here’s-why-the-golden-gate-bridge-sings-in-san-francisco-now

Here’s why the Golden Gate Bridge sings in San Francisco now

Travel

(CNN)You can hear it, no doubt, while sittin’ on the dock of the bay.

San Francisco’s iconic Golden Gate Bridge is “singing” and its neighbors aren’t quite sure if they love it or hate it.

Residents in the Bay Area said they can hear sounds from the 83-year-old bridge as far as three miles away.

The “musical tones” coming from the bridge are a result of a project “designed to make the bridge more aerodynamic under high wind conditions and is necessary to ensure the safety and structural integrity of the bridge for generations to come,” a Golden Gate Bridge district spokesperson told CNN.

    Shirin Kermani and her family have been frequent visitors of the bridge for the past five years under several different weather conditions, but she’s never heard a sound like this before.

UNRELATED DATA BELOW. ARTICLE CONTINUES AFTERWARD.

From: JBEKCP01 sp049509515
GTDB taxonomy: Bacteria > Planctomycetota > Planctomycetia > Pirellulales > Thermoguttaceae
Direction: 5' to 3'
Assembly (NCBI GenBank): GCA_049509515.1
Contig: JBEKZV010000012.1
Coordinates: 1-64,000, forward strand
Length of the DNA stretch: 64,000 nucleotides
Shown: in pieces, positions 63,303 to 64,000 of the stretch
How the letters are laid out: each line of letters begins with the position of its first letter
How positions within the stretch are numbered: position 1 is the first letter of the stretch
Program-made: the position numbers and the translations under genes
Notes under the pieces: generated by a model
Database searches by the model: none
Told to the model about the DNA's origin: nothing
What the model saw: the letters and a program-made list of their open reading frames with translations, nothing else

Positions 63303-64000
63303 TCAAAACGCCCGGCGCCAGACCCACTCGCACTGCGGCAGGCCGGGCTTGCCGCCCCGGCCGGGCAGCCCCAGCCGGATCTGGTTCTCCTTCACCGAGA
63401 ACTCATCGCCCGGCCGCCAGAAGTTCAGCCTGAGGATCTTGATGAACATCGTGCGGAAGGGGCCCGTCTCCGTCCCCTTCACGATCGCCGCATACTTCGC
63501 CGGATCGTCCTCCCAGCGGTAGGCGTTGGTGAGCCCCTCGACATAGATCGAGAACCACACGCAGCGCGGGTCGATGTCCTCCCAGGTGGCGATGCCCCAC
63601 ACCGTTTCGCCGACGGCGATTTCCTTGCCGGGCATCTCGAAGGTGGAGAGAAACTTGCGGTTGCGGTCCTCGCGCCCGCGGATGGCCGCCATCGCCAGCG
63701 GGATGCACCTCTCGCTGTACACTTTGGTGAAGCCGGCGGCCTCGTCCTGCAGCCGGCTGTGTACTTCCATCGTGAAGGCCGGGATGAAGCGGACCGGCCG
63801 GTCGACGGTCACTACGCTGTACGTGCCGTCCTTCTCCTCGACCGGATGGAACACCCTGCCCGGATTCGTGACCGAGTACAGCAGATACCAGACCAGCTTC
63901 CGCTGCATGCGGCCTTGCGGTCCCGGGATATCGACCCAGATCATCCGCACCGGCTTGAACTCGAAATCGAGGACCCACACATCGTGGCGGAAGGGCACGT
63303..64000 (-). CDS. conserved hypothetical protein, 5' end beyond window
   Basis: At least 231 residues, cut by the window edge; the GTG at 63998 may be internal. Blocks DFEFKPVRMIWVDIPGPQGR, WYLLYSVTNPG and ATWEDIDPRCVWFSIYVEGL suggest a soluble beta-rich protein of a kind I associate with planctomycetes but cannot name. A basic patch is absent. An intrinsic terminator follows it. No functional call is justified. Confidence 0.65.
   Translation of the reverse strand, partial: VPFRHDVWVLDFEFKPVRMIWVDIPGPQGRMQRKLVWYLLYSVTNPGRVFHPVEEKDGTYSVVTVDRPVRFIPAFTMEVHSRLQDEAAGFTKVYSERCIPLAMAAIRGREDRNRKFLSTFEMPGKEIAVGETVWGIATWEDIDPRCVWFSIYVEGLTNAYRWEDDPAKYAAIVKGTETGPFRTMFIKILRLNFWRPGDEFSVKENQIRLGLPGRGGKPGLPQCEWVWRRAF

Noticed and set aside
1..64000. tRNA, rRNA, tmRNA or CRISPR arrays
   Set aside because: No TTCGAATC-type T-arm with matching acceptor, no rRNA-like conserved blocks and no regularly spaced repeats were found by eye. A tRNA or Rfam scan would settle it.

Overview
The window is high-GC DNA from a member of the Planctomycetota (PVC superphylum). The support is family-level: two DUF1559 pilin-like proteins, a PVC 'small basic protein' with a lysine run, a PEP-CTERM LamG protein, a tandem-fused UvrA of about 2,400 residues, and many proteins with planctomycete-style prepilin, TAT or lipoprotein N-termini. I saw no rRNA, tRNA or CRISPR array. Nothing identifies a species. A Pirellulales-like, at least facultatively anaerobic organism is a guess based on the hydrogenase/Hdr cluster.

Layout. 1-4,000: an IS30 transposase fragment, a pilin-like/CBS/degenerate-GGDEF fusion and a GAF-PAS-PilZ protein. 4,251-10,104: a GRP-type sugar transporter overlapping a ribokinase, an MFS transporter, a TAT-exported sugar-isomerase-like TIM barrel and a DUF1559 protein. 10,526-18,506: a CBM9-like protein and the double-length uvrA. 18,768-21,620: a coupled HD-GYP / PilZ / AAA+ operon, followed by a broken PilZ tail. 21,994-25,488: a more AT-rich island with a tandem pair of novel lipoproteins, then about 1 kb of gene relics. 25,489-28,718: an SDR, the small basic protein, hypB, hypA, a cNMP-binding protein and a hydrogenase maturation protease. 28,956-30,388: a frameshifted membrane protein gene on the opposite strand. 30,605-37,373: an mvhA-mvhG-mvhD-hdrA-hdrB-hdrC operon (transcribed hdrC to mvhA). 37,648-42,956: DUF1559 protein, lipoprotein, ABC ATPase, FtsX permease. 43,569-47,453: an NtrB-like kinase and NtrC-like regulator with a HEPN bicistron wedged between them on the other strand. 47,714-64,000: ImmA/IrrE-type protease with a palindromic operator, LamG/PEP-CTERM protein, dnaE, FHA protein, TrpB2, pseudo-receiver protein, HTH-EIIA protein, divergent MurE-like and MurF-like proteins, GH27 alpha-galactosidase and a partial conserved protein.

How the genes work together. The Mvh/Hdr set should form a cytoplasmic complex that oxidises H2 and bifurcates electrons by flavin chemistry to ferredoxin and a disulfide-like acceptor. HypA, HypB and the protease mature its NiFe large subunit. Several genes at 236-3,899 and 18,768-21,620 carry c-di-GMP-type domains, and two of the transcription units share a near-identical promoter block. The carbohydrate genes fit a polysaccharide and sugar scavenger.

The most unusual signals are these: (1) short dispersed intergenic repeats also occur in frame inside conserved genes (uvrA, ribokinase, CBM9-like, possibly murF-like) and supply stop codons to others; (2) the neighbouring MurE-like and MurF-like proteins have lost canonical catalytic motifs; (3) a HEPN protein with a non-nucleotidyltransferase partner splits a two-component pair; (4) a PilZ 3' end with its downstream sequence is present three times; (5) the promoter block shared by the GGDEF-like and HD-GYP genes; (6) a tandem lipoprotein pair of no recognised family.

“Even when we were walking up toward the bridge from around Battery East and Lincoln Boulevard, we heard something very sad,” Kermani said. “Like a loud didgeridoo or meditation song being played all around us.”

    Though others have said the sound is annoying, Kermani said she found them peaceful.

    Part of the project includes replacing handrails on the west sidewalk with new, thinner vertical slats so that more air can flow through, according to the Bridge District spokesperson.

    “We knew going into the handrail replacement that the Bridge would sing during exceptionally high winds from the west, as we saw yesterday,” he said.

    Ray Ryan, who has lived in San Francisco since the 1990s, told CNN he first noticed the “haunting yet kind of beautiful” noise Friday afternoon while his friends had heard it last weekend.

    Ryan said his family argued over what the tones are comparable to and have boiled it down to a sound similar to a train or an organ.

    He tweeted the City and County of San Francisco looking for an answer for the sounds and was met with an apology.

      “Sorry this is happening,” San Francisco 311 replied.

      For the neighbors who aren’t so thrilled with the sounds, the Bridge District spokesperson said the new design is necessary to keep the bridge safe.